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Eleanora Antinova Plays
Series No.: SM Antin
ISBN: 1-55713-057-4, Pages: 253
American Literature, Drama
A Sun & Moon title.
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Internationally noted performance artist Eleanor Antin presents here the texts of four arresting works: "Before the Revolution," "Recollections of My Life with Diaghilev," "Who Cares About a Ballerina," and "Help, I'm in Seattle." These sharply satirical and occasionally nostalgic works focus on Antin's character Eleanora Antinova, a Black American ballerina of Diaghilev's Ballets Russes. Eleanora Antinova is presented as a lost modernist heroine reminiscing about her days at the center of the radical art and classical ballet worlds. This "Black face in a snowbank" (as Diaghilev describes her in the plays), invader of the "white machine" of classical ballet, is a complex amalgam of Eleanor Antin and the residues of modernism, cast into radical otherness.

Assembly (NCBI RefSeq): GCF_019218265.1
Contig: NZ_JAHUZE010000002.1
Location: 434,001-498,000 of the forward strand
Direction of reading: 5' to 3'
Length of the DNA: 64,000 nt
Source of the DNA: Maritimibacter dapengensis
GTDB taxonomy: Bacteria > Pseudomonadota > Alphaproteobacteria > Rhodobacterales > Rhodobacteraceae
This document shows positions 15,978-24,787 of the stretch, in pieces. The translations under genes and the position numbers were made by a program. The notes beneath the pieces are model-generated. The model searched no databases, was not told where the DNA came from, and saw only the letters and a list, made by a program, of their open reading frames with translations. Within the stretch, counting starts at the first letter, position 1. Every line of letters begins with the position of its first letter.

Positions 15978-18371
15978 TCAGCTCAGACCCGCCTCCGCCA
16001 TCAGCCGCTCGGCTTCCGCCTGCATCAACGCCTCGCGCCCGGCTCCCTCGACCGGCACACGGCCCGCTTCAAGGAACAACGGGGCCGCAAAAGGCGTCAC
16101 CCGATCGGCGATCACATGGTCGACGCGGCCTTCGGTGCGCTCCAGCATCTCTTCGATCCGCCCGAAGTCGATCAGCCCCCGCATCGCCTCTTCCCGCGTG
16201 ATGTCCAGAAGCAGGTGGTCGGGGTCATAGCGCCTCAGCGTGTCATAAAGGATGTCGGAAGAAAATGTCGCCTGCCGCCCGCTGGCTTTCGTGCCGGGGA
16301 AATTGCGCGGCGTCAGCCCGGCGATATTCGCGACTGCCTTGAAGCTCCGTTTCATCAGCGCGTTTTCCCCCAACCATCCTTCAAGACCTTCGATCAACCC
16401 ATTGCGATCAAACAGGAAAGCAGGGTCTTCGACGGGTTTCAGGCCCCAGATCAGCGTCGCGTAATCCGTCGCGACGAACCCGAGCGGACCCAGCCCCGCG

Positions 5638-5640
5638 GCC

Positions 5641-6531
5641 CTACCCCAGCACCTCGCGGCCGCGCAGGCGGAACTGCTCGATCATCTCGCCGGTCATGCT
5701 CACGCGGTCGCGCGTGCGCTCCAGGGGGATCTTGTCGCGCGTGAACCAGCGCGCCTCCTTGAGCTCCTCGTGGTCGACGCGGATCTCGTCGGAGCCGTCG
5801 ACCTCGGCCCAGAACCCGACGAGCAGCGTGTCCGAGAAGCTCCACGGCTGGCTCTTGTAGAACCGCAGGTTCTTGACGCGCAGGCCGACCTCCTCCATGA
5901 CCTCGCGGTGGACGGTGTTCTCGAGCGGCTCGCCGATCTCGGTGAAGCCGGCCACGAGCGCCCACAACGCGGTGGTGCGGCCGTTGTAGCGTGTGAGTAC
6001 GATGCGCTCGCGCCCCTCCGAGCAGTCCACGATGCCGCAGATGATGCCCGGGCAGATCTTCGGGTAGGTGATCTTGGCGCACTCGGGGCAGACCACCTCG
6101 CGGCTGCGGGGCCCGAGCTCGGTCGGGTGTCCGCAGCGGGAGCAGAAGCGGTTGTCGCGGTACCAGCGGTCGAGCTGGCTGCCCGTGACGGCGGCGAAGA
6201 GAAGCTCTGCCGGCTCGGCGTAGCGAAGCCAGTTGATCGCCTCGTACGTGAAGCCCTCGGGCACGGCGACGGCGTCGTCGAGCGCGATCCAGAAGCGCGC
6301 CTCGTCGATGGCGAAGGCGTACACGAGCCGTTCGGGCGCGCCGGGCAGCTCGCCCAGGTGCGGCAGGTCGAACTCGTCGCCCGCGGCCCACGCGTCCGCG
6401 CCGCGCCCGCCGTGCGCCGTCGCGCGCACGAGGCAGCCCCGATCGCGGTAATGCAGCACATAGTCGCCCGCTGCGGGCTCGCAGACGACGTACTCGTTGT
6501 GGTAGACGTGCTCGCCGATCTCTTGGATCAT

Antin has made a career of confounding the fictional with the real; she has at times lived as Eleanora, darkening her skin and staying in character to a degree not authorized by performance. This "excess" is one valuable aspect of her work. By breaking down the compartmentalization of fiction and real life she creates enough room in which to live, given that human life is an inextricable compound of fact, fable, ideology, necessity, and desire. Eleanora Antinova, sentimental, terrifyingly frank, washed-up, forgotten, tough, full of memory, is the wrong person at the right time, a time when we need the presence of wrong persons to restore some pieces of truncated lives.